smx = np.array(m_mx(DF[0], DF[1])) - np.array([1600000,  50000])
sch = np.array(m_ch(TH[0], TH[1])) - np.array([1600000, -350000])
ismx = m_mx(smx[0], smx[1], inverse='True')
isch = m_ch(sch[0], sch[1], inverse='True')

m_mx.drawmapscale(ismx[0], ismx[1], DF[0]+shift[0], DF[1]+shift[1],
                  500, barstyle='fancy', fillcolor2=cMX, fontsize=12)
m_ch.drawmapscale(isch[0], isch[1], TH[0]+shift[0], TH[1]+shift[1],
                  500, barstyle='fancy',  fillcolor2=cCH, fontsize=12)

# Add Mexico City and Thalheim AG
m_mx.plot(DF[0], DF[1], 'x', c='r', ms=10, mew=2, latlon=True, label='Thalheim')
m_ch.plot(TH[0], TH[1], '+', c='r', ms=14, mew=2, latlon=True, label='Mexico City')
lg = plt.legend(loc='lower left', fontsize=12, numpoints=1)
lg.get_frame().set_alpha(.8) # A little transparency

# Draw a thick border around the whole
m_mx.drawmapboundary(color='k', linewidth=3)


Figure 1.B: Orthographic

In [4]:
fig1b = plt.figure(figsize=(8, 8))

# Create basemaps for Mexico and Switzerland
m_mx = Basemap(resolution='c', projection='ortho', lon_0=DF[0], lat_0=DF[1])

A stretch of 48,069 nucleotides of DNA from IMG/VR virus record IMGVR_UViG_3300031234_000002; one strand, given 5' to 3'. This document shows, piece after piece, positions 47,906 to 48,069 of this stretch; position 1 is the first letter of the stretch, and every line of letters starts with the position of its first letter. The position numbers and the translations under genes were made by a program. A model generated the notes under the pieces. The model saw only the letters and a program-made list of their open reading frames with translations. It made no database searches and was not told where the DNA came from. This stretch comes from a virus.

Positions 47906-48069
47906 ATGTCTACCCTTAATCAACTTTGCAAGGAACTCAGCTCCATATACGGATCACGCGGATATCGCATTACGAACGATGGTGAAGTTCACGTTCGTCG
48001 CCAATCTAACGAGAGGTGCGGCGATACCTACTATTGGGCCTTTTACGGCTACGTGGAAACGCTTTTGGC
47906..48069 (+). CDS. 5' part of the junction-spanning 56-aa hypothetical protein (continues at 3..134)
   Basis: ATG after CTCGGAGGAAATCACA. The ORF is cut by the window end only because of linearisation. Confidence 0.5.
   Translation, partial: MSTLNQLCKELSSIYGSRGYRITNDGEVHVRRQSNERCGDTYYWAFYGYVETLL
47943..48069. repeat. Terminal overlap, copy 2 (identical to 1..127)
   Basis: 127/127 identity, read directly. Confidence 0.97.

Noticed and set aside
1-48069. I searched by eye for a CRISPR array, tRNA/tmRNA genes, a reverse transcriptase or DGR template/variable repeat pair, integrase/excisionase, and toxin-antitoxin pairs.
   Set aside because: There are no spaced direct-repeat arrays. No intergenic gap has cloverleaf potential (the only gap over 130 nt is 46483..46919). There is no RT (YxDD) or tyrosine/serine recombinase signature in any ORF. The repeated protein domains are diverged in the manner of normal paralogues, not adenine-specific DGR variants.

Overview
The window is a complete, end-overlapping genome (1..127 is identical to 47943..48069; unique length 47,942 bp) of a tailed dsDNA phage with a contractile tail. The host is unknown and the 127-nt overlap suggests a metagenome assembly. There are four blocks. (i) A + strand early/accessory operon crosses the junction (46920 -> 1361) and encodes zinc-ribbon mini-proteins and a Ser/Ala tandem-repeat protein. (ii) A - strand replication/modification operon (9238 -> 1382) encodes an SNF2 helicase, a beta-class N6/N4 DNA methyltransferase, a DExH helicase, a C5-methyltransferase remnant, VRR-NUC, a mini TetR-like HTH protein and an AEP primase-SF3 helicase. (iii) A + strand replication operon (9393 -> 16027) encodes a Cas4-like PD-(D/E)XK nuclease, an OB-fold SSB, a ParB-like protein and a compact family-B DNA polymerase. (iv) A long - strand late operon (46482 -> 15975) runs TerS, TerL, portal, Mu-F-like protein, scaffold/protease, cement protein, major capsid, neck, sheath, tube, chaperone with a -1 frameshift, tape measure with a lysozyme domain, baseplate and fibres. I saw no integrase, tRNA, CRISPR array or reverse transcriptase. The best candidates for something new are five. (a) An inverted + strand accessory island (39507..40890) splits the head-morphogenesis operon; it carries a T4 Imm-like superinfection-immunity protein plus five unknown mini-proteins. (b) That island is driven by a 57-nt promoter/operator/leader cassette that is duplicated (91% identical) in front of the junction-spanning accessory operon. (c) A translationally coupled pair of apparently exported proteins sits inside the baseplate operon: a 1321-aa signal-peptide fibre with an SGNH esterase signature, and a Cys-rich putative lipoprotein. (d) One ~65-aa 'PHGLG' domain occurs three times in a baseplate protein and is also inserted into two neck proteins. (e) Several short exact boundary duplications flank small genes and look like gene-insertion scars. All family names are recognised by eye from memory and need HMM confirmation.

m_ch = Basemap(resolution='c', projection='ortho', lon_0=TH[0], lat_0=TH[1])

# Draw coast lines
m_mx.drawcoastlines(color=cMX, linewidth=1)
m_ch.drawcoastlines(color=cCH, linewidth=1)

# Draw all country borders
m_mx.drawcountries(color=cMX, linewidth=1)
m_ch.drawcountries(color=cCH, linewidth=1)

# Fill continents and lakes
m_mx.fillcontinents(lake_color='none', color=cMX, alpha=.4)
m_ch.fillcontinents(lake_color='none', color=cCH, alpha=.4)


B. Districts

Figure 2

In [5]:
# 70 km by 70 km, Transverse Mercator, resolution does not
# matter, as we use other data for the borders
width = 70000
height = 70000
dshift = [-.133, -.05]

fig2 = plt.figure(figsize=(8,8))

# Create basemaps for Mexico and Switzerland
m_mx = Basemap(width=width, height=height, projection=proj,
            lon_0=DF[0], lat_0=DF[1]+dshift[0])
m_ch = Basemap(width=width, height=height, projection=proj,
            lon_0=TH[0], lat_0=TH[1]+dshift[1])

# Draw the district of Aargau
CHE_adm1 = shapefile.Reader('data/basemap/CHE_adm1')
iag = [i for i, s in enumerate(CHE_adm1.records()) if 'Aargau' in s][0]